great offence. He was bitterly denounced. Abraham Lincoln gave utterance to no denunciation, but, knowing .Shields was sensitive to ridicule, adopted a far different method of attack. The "Springfield Journal," the last week in August, contained a letter which set the Whigs to laughing, but which irritated Mr. Shields. It was written from "Lost Township," a place not found on any map. The writer was a widow, and signed herself "Rebecca." The widow gave an account of a visit to her neighbor, whom she found very angry. "What is the matter, Jeff?" she asked. "I'm mad, Aunt 'Becca! I've been tugging ever since harvest, getting out wheat and hauling it to the river to raise State bank paper enough to pay my tax this year and a little school debt I owe; and now, just as I've got it, here I open this infernal Extra Register' [Democratic newspaper], expecting to find it full of Glorious Democratic Victories and High Com'd Cocks, when, lo and behold! I find a set of fellows calling themselves officers of the State have forbidden the tax collectors and school commissioners to receive State paper at all; so here it is, dead on my hands."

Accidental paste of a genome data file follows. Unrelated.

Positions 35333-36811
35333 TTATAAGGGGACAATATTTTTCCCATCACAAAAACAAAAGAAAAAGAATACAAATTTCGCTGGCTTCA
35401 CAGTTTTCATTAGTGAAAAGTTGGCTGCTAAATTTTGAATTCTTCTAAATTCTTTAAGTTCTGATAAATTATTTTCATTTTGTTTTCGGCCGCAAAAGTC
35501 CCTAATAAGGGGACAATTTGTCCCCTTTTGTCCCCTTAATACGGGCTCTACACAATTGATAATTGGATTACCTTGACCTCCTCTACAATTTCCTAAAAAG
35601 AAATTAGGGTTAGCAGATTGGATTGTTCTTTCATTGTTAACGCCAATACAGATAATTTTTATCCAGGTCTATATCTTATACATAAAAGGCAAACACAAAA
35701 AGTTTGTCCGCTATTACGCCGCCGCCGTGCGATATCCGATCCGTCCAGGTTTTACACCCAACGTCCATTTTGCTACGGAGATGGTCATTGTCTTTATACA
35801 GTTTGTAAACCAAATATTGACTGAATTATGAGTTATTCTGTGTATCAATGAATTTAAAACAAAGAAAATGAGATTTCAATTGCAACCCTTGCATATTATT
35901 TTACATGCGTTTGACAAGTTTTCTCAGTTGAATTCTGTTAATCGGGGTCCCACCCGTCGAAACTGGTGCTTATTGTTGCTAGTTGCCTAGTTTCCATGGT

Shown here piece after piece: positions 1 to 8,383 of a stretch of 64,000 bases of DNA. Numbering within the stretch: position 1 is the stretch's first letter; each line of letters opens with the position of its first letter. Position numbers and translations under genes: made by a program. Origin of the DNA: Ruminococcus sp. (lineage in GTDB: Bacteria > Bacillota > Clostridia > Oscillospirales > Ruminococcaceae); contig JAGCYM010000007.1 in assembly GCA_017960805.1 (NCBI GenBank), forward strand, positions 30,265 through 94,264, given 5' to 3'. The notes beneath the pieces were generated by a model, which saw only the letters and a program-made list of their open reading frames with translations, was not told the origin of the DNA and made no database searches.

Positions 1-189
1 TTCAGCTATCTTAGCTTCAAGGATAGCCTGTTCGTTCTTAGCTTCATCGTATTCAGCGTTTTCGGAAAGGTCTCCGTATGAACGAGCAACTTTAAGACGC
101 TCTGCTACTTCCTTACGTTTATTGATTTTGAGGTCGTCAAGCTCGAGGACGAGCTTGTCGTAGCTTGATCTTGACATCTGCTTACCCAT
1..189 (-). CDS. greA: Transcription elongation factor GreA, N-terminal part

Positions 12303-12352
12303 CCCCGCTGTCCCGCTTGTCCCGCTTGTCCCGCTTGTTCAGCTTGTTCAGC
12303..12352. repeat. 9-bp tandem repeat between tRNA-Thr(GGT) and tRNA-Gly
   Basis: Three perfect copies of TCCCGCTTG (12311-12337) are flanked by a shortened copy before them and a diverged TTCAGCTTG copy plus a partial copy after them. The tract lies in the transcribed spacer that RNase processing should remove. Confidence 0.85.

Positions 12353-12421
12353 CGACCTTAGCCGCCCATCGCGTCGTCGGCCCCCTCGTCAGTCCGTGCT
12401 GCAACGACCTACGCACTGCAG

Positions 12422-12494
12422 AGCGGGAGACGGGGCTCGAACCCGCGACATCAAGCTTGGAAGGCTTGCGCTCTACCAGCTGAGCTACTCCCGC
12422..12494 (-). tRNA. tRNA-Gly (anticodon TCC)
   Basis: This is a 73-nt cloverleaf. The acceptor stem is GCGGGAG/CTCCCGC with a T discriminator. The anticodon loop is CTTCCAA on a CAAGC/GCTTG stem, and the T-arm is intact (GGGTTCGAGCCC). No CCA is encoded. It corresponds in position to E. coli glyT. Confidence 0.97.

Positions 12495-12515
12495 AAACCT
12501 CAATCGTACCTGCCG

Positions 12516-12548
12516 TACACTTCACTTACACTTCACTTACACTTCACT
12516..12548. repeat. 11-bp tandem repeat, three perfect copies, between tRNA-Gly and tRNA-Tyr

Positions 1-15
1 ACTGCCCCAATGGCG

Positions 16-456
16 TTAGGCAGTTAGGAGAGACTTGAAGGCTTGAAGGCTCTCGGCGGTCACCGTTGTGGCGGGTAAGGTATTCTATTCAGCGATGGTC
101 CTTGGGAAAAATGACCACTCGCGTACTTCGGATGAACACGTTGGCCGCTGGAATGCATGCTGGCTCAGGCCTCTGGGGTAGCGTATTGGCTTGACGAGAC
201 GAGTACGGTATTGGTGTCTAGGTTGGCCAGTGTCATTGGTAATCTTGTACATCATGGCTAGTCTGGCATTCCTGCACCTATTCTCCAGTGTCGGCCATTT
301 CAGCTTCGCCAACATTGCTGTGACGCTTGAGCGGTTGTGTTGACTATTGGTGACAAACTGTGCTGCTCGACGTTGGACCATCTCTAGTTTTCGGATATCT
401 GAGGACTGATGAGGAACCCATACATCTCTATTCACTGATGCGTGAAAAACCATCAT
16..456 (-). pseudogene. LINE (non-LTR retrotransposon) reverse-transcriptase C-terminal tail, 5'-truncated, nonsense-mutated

The widow went on to tell how her neighbor used some bad words. "Don't swear so," she said, in expostulation to Jeff; "you know I belong to the meetin', and swearing hurts my feelings."

"Beg pardon, Aunt 'Becca, but I do say that it is enough to make one swear, to have to pay taxes in silver for nothing only that Ford may get his $2000, Shields his $2400, and Carpenter his $1600 a year, and all without danger of loss from State paper." (")